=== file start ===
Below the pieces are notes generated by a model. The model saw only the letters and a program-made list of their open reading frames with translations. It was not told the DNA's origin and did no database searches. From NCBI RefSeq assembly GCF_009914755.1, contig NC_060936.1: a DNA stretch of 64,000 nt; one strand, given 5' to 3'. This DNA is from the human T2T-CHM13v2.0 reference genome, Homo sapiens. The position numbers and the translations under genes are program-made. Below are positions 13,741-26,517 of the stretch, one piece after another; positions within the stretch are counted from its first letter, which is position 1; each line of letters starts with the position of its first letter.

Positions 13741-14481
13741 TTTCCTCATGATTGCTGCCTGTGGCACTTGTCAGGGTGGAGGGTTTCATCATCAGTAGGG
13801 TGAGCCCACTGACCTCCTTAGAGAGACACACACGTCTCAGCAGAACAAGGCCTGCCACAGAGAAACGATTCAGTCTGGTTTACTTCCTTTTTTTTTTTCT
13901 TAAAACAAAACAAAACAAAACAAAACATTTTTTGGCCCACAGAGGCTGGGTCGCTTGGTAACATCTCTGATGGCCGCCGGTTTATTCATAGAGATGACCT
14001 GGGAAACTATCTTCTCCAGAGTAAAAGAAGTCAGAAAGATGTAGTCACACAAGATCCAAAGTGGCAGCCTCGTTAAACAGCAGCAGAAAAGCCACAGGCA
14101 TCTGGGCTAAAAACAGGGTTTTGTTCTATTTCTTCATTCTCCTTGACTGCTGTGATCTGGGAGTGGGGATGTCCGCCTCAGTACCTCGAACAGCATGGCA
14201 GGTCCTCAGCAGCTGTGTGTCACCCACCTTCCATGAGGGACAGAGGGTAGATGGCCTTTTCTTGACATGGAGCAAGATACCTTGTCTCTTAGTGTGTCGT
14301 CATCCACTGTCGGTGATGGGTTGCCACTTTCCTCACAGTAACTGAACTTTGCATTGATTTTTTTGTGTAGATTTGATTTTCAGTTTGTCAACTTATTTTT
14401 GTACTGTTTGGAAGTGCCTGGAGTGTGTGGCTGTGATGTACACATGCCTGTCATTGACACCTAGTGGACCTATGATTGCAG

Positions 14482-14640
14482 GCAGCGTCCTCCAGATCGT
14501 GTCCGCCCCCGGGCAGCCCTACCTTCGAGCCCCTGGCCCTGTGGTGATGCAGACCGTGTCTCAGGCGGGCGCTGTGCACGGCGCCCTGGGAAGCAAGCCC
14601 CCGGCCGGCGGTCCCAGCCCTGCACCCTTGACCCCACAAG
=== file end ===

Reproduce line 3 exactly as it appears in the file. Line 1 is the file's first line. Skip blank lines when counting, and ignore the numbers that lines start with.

13741 TTTCCTCATGATTGCTGCCTGTGGCACTTGTCAGGGTGGAGGGTTTCATCATCAGTAGGG